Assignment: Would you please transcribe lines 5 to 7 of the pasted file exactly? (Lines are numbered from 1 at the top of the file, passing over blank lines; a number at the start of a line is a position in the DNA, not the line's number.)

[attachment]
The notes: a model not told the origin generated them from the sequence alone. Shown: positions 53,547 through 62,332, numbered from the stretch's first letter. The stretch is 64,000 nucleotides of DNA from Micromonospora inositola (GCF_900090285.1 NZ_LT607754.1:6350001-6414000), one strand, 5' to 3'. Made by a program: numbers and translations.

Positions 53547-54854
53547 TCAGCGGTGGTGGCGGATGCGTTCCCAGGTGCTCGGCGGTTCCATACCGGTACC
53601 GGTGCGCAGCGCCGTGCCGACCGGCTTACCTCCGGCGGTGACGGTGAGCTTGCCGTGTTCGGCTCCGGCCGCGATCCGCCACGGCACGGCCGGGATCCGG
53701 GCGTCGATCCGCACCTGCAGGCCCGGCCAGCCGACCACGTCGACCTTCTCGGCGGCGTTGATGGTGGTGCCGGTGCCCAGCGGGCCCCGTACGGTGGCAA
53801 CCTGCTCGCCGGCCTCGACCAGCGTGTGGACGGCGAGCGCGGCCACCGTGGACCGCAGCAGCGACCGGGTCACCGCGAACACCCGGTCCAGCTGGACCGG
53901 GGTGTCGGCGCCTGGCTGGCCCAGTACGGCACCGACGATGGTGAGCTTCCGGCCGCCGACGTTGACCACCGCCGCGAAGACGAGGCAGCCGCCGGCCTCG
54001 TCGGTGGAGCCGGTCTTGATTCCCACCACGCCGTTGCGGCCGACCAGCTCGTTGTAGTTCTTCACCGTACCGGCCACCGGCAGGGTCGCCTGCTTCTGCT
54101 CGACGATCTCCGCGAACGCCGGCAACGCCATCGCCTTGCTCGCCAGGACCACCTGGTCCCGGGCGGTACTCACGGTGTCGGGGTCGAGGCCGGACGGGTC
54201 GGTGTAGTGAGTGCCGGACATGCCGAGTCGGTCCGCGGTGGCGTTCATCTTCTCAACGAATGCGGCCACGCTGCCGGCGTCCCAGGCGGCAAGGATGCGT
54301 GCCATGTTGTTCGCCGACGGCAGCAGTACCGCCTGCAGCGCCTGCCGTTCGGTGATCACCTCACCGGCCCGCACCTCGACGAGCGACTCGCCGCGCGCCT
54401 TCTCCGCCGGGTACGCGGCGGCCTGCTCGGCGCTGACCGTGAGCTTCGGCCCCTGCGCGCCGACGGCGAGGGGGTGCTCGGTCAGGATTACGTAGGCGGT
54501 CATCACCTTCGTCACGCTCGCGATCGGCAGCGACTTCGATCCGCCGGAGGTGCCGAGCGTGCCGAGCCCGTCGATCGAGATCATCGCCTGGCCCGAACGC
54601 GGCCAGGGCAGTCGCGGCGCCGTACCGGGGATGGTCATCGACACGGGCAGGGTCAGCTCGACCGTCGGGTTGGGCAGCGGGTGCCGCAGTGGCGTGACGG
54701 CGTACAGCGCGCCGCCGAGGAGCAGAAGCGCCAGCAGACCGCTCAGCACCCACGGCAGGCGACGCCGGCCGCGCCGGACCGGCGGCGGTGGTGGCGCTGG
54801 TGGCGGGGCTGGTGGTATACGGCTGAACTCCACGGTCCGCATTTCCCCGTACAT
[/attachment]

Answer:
53701 GCGTCGATCCGCACCTGCAGGCCCGGCCAGCCGACCACGTCGACCTTCTCGGCGGCGTTGATGGTGGTGCCGGTGCCCAGCGGGCCCCGTACGGTGGCAA
53801 CCTGCTCGCCGGCCTCGACCAGCGTGTGGACGGCGAGCGCGGCCACCGTGGACCGCAGCAGCGACCGGGTCACCGCGAACACCCGGTCCAGCTGGACCGG
53901 GGTGTCGGCGCCTGGCTGGCCCAGTACGGCACCGACGATGGTGAGCTTCCGGCCGCCGACGTTGACCACCGCCGCGAAGACGAGGCAGCCGCCGGCCTCG